I recently sold my two-storey home and purchased a retirement condo. I’m excited about moving in, but concerned about packing. After 20 years in this house, it’s going to be a big job. My children live out-of-province, so asking them for help is unreasonable. Where should I start? – FEELING ALONE
DEAR FEELING: Staring down the barrel of a big move can feel overwhelming. It’s a physically exhausting task and is likely to be emotionally draining as well, given that you’ve been in the same home for decades. There’s a lot on your plate, but no need to tackle it alone.
I’m happy to recommend specialists we’ve used to help our clients move successfully, even those who have been in their home for fifty years or more. Right-sizing with professional help is a lot like hiring an event planner for moving day: they’ll help you declutter, narrow down what to pack and what to re-home, oversee the transition, and even place furniture or stock the kitchen in your new place. Services like these eliminate a significant amount of stress from the move. They also allow you an opportunity to step back and take a break as needed, without losing momentum.
Pro Tip: A moving professional can often help you to sell the things that might not suit your smaller space, like bulky furniture pieces or a party-sized patio set. The funds they recoup can be put towards the cost of their services – it’s a win-win!
We’re in a townhouse but need more space. We called three different Realtors to get appraisals on our current home and the values varied by $65,000! We really want to get our heads around what we can spend on our next house. – BEWILDERED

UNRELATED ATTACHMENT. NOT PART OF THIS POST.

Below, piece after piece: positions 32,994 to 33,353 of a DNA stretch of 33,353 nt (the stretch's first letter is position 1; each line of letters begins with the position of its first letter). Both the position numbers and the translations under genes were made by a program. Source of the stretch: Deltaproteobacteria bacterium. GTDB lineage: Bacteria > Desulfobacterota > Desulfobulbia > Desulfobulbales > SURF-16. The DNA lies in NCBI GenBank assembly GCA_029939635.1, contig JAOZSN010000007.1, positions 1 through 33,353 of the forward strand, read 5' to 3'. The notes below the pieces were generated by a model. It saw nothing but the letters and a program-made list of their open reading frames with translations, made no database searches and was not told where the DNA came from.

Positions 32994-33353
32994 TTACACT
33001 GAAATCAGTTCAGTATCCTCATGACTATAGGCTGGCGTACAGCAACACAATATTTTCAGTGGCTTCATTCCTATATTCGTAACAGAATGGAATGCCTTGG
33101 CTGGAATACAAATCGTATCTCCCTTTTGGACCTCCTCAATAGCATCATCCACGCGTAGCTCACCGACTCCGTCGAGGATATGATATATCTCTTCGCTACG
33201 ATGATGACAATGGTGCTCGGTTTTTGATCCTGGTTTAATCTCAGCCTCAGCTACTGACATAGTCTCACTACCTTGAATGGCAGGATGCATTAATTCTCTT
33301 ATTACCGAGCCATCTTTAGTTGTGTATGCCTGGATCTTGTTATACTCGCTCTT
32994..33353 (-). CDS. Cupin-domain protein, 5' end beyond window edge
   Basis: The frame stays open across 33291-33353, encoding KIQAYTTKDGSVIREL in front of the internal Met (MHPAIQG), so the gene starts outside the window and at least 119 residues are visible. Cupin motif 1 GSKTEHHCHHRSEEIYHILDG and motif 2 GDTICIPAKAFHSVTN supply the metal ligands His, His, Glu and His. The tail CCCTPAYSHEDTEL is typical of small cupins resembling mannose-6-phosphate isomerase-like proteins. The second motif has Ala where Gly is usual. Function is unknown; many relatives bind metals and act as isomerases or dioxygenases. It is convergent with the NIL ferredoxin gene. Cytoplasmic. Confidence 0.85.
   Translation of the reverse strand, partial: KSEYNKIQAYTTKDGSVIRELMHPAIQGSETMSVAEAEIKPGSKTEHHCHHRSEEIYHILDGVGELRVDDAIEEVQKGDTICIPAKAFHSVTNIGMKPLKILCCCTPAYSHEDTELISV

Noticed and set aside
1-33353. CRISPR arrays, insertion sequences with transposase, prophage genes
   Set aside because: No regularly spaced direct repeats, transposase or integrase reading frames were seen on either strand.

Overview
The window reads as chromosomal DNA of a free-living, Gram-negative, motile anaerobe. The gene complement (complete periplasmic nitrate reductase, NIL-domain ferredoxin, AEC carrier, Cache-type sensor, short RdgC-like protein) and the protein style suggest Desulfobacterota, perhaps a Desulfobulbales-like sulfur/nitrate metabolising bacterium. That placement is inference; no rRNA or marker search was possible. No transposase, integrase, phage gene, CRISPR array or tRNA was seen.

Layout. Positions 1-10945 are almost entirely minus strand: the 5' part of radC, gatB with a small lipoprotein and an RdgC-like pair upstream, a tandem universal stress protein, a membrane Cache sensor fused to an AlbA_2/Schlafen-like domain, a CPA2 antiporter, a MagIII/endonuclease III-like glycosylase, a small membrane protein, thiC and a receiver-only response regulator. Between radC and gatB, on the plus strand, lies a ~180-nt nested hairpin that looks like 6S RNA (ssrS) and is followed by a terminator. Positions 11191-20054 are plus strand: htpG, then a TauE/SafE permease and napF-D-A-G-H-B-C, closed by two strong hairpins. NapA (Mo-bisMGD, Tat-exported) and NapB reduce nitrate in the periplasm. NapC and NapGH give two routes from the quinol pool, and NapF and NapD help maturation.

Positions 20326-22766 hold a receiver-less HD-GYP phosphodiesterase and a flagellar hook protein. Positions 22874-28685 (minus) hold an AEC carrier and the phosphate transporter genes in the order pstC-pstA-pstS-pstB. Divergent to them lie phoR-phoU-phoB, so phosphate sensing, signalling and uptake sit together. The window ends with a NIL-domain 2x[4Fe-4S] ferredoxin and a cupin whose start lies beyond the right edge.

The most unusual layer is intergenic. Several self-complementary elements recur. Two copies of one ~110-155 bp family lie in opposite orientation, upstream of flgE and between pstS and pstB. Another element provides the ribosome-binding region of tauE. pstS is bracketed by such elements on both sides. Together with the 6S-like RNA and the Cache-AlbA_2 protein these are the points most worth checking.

DEAR BEWILDERED: While I often hear the terms used interchangeably, there’s a difference between an “appraisal” (done by a real estate appraiser) and a “Current Market Assessment” or CMA, which is what a Realtor provides. Both offer information about the value of a property based on its features and comparable sales, but one tends to be more formal than the other.
An appraisal involves a detailed process and a fee. It’s often required by banks before they’ll approve a mortgage or confirm the value of a real estate asset. A CMA is a service that most Realtors offer for free and tends to be more subjective. It’s how they establish an appropriate listing price range for the property.
The challenge with either is that home features don’t ring up with set prices. It’s not like scanning cans of soup at the grocery store and reading the total. Different people will likely assign different values to various aspects of your property, which may explain the gap you’re seeing in the CMAs. That said, if there’s nothing unusual about your home, I’d typically expect the assessments to fall within a tighter range.
Pro Tip: I find most homeowners have a pretty good idea of what their house is worth. When reviewing your CMAs, keep in mind that the price a Realtor recommends is just as important as the strategy they’ll use to get there. If their plan is simply to put the house on the market and wait, you may be disappointed. These tend to be the listings that sit on the market forever. #AskDavid #Advice